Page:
To determine the effect of F. prausnitzii administration on the microbial flora of CIA mice, blood was drawn by retro-orbital blood collection immediately before sacrifice after the end of the experiment. Cecal samples were collected after sacrifice. We also injected heat-killed F. prausnitzii as a positive control for F. prausnitzii administration (data not shown). In the mice administered heat-killed F. prausnitzii, there was a slight reduction in the arthritis score but no significant changes in the SCFA concentrations or intestinal microbial flora. We evaluated beta diversity using the Bray–Curtis index. The Vehicle and positive control groups had similar Bray–Curtis index values, which were different from that of the Faecali group (Fig. 4A). SCFA concentrations were measured in the cecum and serum. The lactate level in the cecum was significantly decreased (Fig. 4B), and the butyrate and acetate levels in serum were increased and decreased, respectively, by F. prausnitzii administration (Fig. 4C). Next, we investigated whether F. prausnitzii affects the microbial flora composition at the phylum level. The abundances of Firmicutes and Bacteroides, which accounted for the majority of the phyla, were increased and decreased, albeit not significantly, by F. prausnitzii treatment, respectively. The abundance of Proteobacteria was notably elevated in the Faecali group (Fig. 4D). These results suggest that F. prausnitzii administration leads to changes in SCFA and intestinal microbial flora compositions.

Fig. 4
figure 4

SCFA concentrations and fecal microbial abundances in mice with RA. A Effect of F. prausnitzii administration on bacterial beta diversity based on the Bray–Curtis distance in mice with RA. B The concentrations of SCFAs in cecum (lactate) and C serum (butyrate and acetate). D The average relative abundances of phyla in the Vehicle and Faecali groups. The data are means ± standard deviation (n = 5). *p < 0.05, **p < 0.01, and ***p < 0.001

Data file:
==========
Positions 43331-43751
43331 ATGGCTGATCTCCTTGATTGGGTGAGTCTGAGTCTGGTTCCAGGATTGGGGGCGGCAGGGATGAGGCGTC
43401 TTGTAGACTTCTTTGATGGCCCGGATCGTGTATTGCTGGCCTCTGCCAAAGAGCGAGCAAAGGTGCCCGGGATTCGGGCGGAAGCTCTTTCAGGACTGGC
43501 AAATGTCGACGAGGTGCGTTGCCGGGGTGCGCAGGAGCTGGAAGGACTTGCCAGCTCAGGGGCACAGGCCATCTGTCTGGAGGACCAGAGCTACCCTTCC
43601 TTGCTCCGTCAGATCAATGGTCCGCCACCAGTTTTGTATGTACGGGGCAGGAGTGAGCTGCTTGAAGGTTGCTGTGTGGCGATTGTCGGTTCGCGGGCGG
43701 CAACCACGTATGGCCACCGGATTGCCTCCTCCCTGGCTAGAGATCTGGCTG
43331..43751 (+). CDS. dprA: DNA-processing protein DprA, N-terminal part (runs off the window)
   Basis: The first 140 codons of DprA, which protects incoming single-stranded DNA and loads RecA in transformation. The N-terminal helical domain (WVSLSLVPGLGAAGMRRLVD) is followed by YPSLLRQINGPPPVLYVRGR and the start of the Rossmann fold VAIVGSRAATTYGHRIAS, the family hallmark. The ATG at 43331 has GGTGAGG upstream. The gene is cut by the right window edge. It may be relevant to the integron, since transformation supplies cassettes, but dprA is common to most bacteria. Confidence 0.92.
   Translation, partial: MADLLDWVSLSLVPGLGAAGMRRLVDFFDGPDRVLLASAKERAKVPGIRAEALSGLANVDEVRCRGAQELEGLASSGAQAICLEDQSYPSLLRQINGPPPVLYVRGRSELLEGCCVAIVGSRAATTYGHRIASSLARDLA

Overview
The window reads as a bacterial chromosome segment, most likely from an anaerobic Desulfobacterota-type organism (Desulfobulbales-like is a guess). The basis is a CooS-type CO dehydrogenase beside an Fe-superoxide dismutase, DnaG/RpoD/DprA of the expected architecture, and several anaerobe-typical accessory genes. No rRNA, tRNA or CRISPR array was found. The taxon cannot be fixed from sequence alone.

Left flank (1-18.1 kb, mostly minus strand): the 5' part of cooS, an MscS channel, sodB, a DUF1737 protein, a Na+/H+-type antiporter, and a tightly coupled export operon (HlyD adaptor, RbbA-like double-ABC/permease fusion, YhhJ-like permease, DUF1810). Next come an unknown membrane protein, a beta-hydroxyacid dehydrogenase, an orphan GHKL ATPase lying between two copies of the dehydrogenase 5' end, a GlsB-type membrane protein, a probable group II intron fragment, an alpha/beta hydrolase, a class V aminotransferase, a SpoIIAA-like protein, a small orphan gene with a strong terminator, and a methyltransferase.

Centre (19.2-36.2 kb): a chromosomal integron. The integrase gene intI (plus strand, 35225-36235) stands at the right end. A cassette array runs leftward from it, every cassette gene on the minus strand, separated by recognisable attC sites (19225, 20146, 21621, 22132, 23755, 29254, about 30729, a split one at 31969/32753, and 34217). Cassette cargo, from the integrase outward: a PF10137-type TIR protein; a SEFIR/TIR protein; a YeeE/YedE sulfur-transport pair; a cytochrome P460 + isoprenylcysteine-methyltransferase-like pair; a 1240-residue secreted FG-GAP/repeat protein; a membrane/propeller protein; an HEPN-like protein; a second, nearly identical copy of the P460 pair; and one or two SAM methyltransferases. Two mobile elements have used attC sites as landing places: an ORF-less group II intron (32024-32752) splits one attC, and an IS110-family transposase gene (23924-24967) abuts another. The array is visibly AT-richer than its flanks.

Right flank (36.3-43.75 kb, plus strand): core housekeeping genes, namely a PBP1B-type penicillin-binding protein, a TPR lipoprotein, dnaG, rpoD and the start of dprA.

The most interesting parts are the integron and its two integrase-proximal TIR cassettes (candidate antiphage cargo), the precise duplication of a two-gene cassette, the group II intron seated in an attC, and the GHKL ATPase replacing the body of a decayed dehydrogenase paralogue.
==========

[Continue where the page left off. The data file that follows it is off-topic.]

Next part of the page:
F. prausnitzii modifies the RA-related intestinal microbial flora at the genus level

To determine whether F. prausnitzii administration prevents the progression of RA and inhibits the production of IL-17 via modification of the microbiota, we investigated changes in the microbial flora at the genus level (Fig. 5A). LEfSe analysis is used to identify high-dimensional biomarkers. The contributions of microbial flora changes to the differences between the groups were assessed using the linear discriminant analysis score. LEfSe analysis revealed the top 10 most abundant taxa in the Faecali group and the top 5 most abundant in the Vehicle group (Fig. 5B). Based on LEfSe analysis, the abundances of Bilophila and Akkermansia, which are negatively associated with pro-inflammatory cytokines production, were increased in the Faecali group (Fig. 5C), while those of Desulfovibrio and Bacteroides, which are positively associated with pro-inflammatory cytokines secretion, were decreased in the Faecali group (Fig. 5D) [39]. In addition, we investigated whether F. prausnitzii administration affects the abundances of other butyrate-producing bacteria, i.e., Roseburia, Coprococcus, Oscillospira, Ruminococcus, and Clostridium. The abundances of butyrate-producing bacteria tended to be increased by F. prausnitzii administration, but only that of Roseburia was significantly increased. These data demonstrated that F. prausnitzii administration exerts a therapeutic effect on RA by modifying the composition of the intestinal microbial flora (Fig. 5E).

Fig. 5
figure 5

Effect of F. prausnitzii administration on the fecal microbial composition at the genus level. A The average relative abundances of microbial genera after F. prausnitzii administration (taxonomic analysis with relative abundance > 0.5%). B Significantly different taxon abundances between the Faecali (green) and Vehicle (red) groups identified by LEfSe analysis (threshold > 2.0). C The relative abundances of the genera Bilophila and D Akkermansia and Desulfovibrio and Bacteroides. E The relative abundances of the genera of Roseburia, Coprococcus, Oscillospira, Ruminococcus, and Clostridium were presented. The data are means ± standard deviation (n = 5). p < 0.05, **p < 0.01, and ***p < 0.001